Tag: taxes

  • Income Mobility and Geography: Important New Research

    Some new research by Raj Chetty, Emmanuel Saez, Nathaniel Hendren, and Patrick Kline finds that the likelihood of poor children moving up the income ladder in early adulthood varies dramatically by metro area in the United States. In places like Salt Lake City, Utah or Bakersfield, California, a child born in the bottom quintile has […]

  • Tax breaks for useful jobs

    A new paper says that the income tax rate in socially useful jobs should be lower than in socially useless ones – here, regular guest-poster Charlotte Cavaille gives this argument a once-over, as part of a pair of posts on tax. With the sharp growth of income inequalities well known to readers of this blog, researchers puzzle […]

  • Does truth matter?

    If you’re reading this blog, then you’re probably interested in ‘the truth’ – by which I mean that you’re interested in the way the world really is, rather than pretending it’s the way you want it to be. We tend to howl with rage whenever politicians lie to justify injustices, and there’s been a lot […]

  • Ending the Charitable Deduction is Part of the Solution

    To balance the budget, Republicans want to raise revenue by getting rid of tax loopholes instead of raising rates. If we are getting rid of loopholes, what about eliminating the income tax deduction on charitable contributions? Ending the charitable deduction is not a popular idea for either the left or the right to embrace. The […]

  • Attitudes to tax-dodging in Britain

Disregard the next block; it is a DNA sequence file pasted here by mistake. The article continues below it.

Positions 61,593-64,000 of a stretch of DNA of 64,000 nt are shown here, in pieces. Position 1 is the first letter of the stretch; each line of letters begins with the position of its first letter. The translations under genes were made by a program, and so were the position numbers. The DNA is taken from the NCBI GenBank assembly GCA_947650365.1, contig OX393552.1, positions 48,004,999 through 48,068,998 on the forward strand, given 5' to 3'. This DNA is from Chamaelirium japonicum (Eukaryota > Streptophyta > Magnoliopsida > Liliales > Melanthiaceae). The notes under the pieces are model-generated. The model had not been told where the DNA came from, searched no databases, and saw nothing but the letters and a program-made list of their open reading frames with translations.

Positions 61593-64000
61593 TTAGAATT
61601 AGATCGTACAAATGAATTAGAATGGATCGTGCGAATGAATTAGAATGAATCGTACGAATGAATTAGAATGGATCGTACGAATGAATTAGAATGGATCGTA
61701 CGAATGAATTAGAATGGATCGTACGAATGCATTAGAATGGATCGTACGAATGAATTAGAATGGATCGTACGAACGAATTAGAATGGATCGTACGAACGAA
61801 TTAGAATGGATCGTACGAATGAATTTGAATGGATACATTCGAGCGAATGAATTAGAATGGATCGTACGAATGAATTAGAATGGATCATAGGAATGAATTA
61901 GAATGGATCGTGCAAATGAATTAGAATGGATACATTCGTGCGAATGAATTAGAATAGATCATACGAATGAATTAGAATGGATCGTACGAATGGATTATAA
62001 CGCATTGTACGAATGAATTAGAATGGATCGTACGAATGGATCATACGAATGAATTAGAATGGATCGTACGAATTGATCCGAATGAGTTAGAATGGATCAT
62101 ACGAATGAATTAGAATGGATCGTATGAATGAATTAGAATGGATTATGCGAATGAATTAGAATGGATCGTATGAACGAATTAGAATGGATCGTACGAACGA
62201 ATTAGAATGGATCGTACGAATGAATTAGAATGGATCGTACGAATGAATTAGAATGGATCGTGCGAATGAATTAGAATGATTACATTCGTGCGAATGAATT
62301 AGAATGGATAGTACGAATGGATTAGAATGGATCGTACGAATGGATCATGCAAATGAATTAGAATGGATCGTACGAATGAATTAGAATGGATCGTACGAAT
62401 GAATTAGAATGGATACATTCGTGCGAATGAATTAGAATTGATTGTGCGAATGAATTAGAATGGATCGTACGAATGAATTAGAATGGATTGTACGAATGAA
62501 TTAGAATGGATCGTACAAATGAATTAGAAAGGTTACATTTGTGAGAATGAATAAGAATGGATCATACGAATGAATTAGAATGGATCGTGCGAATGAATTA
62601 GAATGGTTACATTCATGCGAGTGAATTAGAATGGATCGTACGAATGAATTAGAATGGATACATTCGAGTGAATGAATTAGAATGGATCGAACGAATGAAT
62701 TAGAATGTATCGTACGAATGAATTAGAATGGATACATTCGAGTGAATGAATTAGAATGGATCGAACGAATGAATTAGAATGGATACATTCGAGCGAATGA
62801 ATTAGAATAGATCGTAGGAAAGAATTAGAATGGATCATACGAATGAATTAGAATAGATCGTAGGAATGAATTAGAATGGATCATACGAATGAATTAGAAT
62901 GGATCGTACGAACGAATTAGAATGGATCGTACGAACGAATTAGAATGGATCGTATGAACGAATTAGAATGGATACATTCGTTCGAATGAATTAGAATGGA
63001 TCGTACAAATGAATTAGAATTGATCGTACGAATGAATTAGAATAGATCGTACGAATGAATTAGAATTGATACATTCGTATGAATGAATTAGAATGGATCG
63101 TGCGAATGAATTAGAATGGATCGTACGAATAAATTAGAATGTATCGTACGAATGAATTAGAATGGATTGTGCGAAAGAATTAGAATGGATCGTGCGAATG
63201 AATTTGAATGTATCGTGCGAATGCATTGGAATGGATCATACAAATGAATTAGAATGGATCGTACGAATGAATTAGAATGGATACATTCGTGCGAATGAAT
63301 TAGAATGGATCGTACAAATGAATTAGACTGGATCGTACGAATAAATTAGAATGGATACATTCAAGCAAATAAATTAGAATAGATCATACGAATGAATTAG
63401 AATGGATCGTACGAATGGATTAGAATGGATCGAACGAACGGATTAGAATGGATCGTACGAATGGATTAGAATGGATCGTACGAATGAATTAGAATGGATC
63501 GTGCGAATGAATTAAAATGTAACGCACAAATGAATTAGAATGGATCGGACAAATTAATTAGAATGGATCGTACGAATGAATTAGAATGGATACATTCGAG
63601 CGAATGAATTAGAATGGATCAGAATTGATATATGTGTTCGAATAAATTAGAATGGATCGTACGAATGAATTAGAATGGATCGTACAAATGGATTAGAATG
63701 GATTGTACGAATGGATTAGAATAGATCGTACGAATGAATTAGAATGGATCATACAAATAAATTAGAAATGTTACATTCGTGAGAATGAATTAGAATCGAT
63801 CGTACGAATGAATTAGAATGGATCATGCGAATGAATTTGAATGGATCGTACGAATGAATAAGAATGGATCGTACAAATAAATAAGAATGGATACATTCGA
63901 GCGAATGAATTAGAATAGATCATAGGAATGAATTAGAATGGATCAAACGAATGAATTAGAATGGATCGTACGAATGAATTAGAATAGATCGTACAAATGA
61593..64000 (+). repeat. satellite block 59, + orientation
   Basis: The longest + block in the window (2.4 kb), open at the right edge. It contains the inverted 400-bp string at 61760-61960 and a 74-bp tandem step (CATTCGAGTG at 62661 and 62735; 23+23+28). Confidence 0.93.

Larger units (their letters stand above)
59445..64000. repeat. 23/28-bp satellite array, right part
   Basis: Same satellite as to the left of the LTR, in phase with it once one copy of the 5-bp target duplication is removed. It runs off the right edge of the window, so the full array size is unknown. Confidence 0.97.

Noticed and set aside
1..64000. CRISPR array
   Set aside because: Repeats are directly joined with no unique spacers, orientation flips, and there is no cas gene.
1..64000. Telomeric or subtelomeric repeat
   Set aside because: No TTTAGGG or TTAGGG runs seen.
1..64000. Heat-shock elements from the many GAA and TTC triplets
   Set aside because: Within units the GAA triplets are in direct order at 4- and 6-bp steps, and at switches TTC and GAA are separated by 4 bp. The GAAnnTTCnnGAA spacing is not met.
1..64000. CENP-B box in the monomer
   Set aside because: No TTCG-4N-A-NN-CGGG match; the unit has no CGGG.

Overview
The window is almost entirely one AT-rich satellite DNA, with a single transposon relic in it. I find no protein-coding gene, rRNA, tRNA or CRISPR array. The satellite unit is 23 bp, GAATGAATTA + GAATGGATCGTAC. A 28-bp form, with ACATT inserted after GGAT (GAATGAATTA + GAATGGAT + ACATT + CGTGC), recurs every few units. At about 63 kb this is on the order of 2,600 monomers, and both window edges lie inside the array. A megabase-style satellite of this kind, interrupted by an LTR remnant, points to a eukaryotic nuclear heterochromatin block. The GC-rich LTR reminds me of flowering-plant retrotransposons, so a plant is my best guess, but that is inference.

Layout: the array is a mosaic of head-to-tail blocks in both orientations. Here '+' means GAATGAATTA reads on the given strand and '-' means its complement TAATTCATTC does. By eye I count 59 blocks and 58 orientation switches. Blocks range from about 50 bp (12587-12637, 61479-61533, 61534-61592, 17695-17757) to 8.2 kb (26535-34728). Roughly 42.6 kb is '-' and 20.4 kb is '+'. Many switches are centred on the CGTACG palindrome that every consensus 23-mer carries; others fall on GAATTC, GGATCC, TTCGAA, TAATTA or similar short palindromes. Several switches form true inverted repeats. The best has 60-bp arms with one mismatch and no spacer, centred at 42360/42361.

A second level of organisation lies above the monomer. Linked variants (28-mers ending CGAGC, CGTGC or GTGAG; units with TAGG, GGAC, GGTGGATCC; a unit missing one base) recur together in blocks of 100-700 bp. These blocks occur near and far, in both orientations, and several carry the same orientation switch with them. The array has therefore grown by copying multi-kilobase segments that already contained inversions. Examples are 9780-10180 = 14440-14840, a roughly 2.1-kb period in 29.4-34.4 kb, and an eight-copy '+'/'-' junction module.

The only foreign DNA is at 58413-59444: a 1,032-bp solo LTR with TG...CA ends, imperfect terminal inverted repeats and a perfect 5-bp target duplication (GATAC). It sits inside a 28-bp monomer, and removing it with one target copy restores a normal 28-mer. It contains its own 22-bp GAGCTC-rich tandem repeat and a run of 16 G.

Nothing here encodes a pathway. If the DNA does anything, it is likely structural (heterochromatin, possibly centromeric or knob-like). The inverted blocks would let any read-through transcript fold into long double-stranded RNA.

At the recent launch of Kate Bell & Declan Gaffney’s report on the ‘nothing for something’ benefits system, Richard Exell of the TUC asked if people had become more sympathetic to tax-dodging at the same time as they’ve become more hostile to people on benefits? In an unlikely attempt to impersonate a 21st-century academic, I managed to carve […]

  • The perfect tax system

    You might think that the days of the glorious, all-knowing economist are behind us, in the midst of savagely bleak times at least partly caused by economistic hubris. But clearly there’s still a space in our hearts to hear economists reaching truths unseen by others, at least for the salvation of baseball in the film […]

  • Get your sports team a tax lawyer

    Looking at the behaviour of elite sportsmen is a favourite hobby of economists – aside from many economists being sports geeks (I’m not in a position to call names here…), there’s a wealth of publicly available data just waiting to be explored. Which means that apparently frivolous bits of research can actually say something serious […]

  • Most American Households Have Tight Budgets

    Congressional Republicans who favor raising taxes on the rich to reduce the deficit are harder to find these days than salad at a state fair. One argument that is commonly made is that we cannot expect the rich to pay more until the more than half of all Americans that do not pay any income […]

  • Regulation, Taxes, and Freedom

    A few weeks ago I wrote a blog post about the Human Development Project, a project sponsored by the Social Science Research Council to develop indicators of individual wellbeing across U.S. states and demographic groups. The basic idea is to use available measures of education, health and mortality, and income to compare how much people […]

  • Revisiting American Inequality: Did the Poor Really Get Poorer?

    American income inequality is commonly told as a story of divergence: since the 1970s, the share of income going to the top of income distribution has skyrocketed, while the share of income going to the bottom of the income distribution has seen large declines. Even in absolute terms, there is evidence that incomes for low-wage […]